Microsoft makes fantastic IDEs.

I've just switched to VSCode and amazed at how good it is. Great to hear your recommendation for it.

Which language rule the future software industry?

Always bet on JavaScript.

... Until WASM matures to do more and is targeted by something amazing or widely known like C#, then bet on that.

Hi Ben, The internet hasn't been good to Angular this year. What's your take on it? What went wrong with Angular? Why I don't hear fellow developers recommend Angular for any projects?

Some of it is echo chambers. If you're in the React community, that's all you'll hear about, same for Angular. The Angular conferences I've been to are MASSIVE. Easily some of the biggest conferences I go to. I don't think it's going bad for Angular at all, and I've seen a lot of growth.

Now that said, I do think there things Angular can do to improve, and I know they're doing those things. Making Angular simpler and faster being the primary thing there.

Do you think it is feasible to replace redux with RxJS and maybe recompose? It seems it would keep my closer to javascript and first principles of functional reactive programming. What would be the downside of that approach?

Totally. A redux store in RxJS is basically just the scan operator.

However, the downside is you're going to be rolling your own architecture and forgoing any of the nice devtools that people have developed for redux.

What's the hardest thing to learn about RxJS?

How to "think reactively", basically thinking in terms of sets of events and how to query/join/create them from one another.

Besides RxJS, what other libraries or paradigms are pointing the way in front-end development?

I think React has been a huge driver for most recent innovations.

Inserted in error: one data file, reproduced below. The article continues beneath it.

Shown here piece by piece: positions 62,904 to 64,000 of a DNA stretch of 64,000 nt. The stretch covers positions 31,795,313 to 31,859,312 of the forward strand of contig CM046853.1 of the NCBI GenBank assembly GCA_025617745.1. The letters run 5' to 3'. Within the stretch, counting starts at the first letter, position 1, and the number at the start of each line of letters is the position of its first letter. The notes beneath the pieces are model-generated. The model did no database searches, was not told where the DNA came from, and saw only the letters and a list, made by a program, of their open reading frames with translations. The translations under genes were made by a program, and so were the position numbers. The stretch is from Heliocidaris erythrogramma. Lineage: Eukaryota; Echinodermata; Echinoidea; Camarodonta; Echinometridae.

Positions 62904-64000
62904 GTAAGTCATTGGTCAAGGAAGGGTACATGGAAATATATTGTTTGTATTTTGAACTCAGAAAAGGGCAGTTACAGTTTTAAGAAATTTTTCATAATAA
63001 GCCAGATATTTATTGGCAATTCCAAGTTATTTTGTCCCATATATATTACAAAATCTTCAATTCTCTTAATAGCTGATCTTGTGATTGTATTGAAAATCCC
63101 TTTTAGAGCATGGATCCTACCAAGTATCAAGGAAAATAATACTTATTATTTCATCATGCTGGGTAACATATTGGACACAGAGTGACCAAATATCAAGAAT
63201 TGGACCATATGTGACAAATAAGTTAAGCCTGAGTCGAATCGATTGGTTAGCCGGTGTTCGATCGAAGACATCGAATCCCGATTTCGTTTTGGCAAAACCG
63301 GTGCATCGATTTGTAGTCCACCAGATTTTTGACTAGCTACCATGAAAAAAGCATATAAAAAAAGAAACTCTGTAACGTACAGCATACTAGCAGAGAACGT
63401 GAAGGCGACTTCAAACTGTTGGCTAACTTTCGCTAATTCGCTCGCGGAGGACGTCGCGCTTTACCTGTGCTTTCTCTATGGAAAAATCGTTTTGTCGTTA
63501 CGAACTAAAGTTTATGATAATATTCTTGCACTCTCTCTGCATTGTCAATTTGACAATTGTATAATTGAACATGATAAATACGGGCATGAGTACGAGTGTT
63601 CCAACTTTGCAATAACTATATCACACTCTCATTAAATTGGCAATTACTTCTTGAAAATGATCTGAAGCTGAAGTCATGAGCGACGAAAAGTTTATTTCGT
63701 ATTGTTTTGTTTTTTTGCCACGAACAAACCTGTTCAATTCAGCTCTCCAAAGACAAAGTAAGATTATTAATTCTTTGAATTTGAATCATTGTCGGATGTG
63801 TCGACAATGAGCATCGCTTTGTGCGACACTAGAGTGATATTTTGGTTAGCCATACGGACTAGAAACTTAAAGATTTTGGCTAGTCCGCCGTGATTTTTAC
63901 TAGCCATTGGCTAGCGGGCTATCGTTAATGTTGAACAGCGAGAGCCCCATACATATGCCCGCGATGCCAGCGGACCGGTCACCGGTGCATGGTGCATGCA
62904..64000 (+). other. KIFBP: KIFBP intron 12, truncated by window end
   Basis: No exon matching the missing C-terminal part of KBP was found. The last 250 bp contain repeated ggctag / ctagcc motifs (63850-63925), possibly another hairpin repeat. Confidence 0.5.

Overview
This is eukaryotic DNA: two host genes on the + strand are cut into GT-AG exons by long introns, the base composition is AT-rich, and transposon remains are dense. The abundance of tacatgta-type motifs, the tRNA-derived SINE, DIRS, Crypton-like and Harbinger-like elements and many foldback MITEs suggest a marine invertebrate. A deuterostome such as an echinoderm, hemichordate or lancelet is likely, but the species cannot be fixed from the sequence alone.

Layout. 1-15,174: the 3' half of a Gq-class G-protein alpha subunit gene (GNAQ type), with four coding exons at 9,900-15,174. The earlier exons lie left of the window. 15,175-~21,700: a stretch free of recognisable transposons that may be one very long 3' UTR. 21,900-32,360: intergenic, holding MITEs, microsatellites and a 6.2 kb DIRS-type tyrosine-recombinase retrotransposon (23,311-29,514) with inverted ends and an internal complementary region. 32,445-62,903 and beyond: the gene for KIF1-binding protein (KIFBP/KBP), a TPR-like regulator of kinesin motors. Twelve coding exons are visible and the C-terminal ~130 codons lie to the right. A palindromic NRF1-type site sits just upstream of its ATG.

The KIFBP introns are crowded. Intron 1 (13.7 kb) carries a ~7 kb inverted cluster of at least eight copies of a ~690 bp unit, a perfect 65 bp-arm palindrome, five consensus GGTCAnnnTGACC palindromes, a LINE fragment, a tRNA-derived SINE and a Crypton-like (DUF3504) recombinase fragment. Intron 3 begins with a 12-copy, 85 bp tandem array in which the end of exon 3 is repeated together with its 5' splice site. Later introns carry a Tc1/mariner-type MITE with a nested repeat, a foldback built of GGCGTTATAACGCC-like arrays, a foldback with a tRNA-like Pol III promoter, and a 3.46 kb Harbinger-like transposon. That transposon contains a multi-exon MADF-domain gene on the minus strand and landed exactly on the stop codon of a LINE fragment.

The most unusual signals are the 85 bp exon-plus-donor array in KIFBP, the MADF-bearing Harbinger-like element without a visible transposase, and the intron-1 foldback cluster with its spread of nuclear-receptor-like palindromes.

Another thing you're going to start seeing more of is async functions and async function* (Async generators). Those are pretty powerful and intuitive.

Finally, WASM. WASM isn't quite ready yet. But it's a dark horse. Once it's ready and there's an attractive language to use on top of it, it's going to cause some serious shake-ups in web development.

Hi Ben,

Do you remember your first OSS commit? What was it? Please share your experience. :)

I made a PR to AngularJS that was quite large, adding handling for HTML5 date-time inputs. When it was merged by Tobias Bosch it ended up getting merged under his name, which was a little disappointing at the time (because I wanted that sweet github street cred), but I was still thrilled my contribution made it in. Again, very educational around the processes, etc. with regards to contributing to open source. It was a great experience.

What are your thoughts on TypeScript? The future of web? Will it replace JavaScript?

TypeScript is great for adding some type-safety to JavaScript apps. I don't think it can/will ever replace JavaScript, there are some things you can do in JavaScript you just can't do in TypeScript. For example higher-kinded types aren't a thing in TypeScript, so you can't have "generic generics" that can support some of the interesting things you can do with a dynamic language like JavaScript.

TypeScript shines more in providing safety and refactorability for large apps and teams.

How hard is it to get into Google as a machine learning engineer?

Well, it's hard to get into Google in general. The interview process is notoriously difficult. I don't have any ML experience, so I can't speak to that, but generally Google hires Software Engineers (SWEs) without knowing what position they will be placed in. Placement comes after they join Google. There are a few exceptions to that, but that's the general process.

What is your favorite Pokemon

Snorlax. Hands down. Snorlax knows what's up. 馃槾

What's your work like outside of open source? How is the team dynamic different in your 'day job' vs rxjs?

Well, in my day job I work directly with other developers, who are all brilliant folks, in-person. I eat lunch with them. I have a lot of design reviews and meetings and such. In RxJS I'm working with brilliant devs as well, but it's a little more asynchronous, meaning that I don't get a lot of face-time, and a lot of the work is done in my off-hours and spare time, then communicated to someone like OJ Kwon for review.

So overall the feel is just different. Not better or worse. I do wish I could work in-person with other RxJS contributors, but that's just not how OSS works usually.